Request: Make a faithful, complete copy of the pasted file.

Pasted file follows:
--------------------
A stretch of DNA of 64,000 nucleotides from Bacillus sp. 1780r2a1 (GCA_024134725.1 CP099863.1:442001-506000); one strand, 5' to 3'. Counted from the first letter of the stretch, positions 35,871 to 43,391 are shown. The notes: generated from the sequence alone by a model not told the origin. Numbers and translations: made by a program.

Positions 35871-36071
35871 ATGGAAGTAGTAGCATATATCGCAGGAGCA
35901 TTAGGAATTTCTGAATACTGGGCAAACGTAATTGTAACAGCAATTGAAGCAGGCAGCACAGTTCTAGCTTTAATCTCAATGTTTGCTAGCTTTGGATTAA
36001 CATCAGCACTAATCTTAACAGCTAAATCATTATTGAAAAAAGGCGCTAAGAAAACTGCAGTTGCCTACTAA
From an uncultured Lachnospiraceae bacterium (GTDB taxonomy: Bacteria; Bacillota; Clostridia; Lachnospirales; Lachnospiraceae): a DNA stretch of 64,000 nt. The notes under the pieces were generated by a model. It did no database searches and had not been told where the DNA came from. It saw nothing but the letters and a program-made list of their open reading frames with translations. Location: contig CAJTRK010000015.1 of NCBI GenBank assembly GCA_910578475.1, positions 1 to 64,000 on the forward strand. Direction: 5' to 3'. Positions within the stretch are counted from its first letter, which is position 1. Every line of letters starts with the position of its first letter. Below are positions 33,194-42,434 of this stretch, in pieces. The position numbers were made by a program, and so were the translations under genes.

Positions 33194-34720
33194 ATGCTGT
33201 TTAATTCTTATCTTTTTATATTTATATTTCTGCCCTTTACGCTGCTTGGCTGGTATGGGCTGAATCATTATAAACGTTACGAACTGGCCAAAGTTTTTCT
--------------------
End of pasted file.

A stretch of DNA of 64,000 nucleotides from Bacillus sp. 1780r2a1 (GCA_024134725.1 CP099863.1:442001-506000); one strand, 5' to 3'. Counted from the first letter of the stretch, positions 35,871 to 43,391 are shown. The notes: generated from the sequence alone by a model not told the origin. Numbers and translations: made by a program.

Positions 35871-36071
35871 ATGGAAGTAGTAGCATATATCGCAGGAGCA
35901 TTAGGAATTTCTGAATACTGGGCAAACGTAATTGTAACAGCAATTGAAGCAGGCAGCACAGTTCTAGCTTTAATCTCAATGTTTGCTAGCTTTGGATTAA
36001 CATCAGCACTAATCTTAACAGCTAAATCATTATTGAAAAAAGGCGCTAAGAAAACTGCAGTTGCCTACTAA
From an uncultured Lachnospiraceae bacterium (GTDB taxonomy: Bacteria; Bacillota; Clostridia; Lachnospirales; Lachnospiraceae): a DNA stretch of 64,000 nt. The notes under the pieces were generated by a model. It did no database searches and had not been told where the DNA came from. It saw nothing but the letters and a program-made list of their open reading frames with translations. Location: contig CAJTRK010000015.1 of NCBI GenBank assembly GCA_910578475.1, positions 1 to 64,000 on the forward strand. Direction: 5' to 3'. Positions within the stretch are counted from its first letter, which is position 1. Every line of letters starts with the position of its first letter. Below are positions 33,194-42,434 of this stretch, in pieces. The position numbers were made by a program, and so were the translations under genes.

Positions 33194-34720
33194 ATGCTGT
33201 TTAATTCTTATCTTTTTATATTTATATTTCTGCCCTTTACGCTGCTTGGCTGGTATGGGCTGAATCATTATAAACGTTACGAACTGGCCAAAGTTTTTCT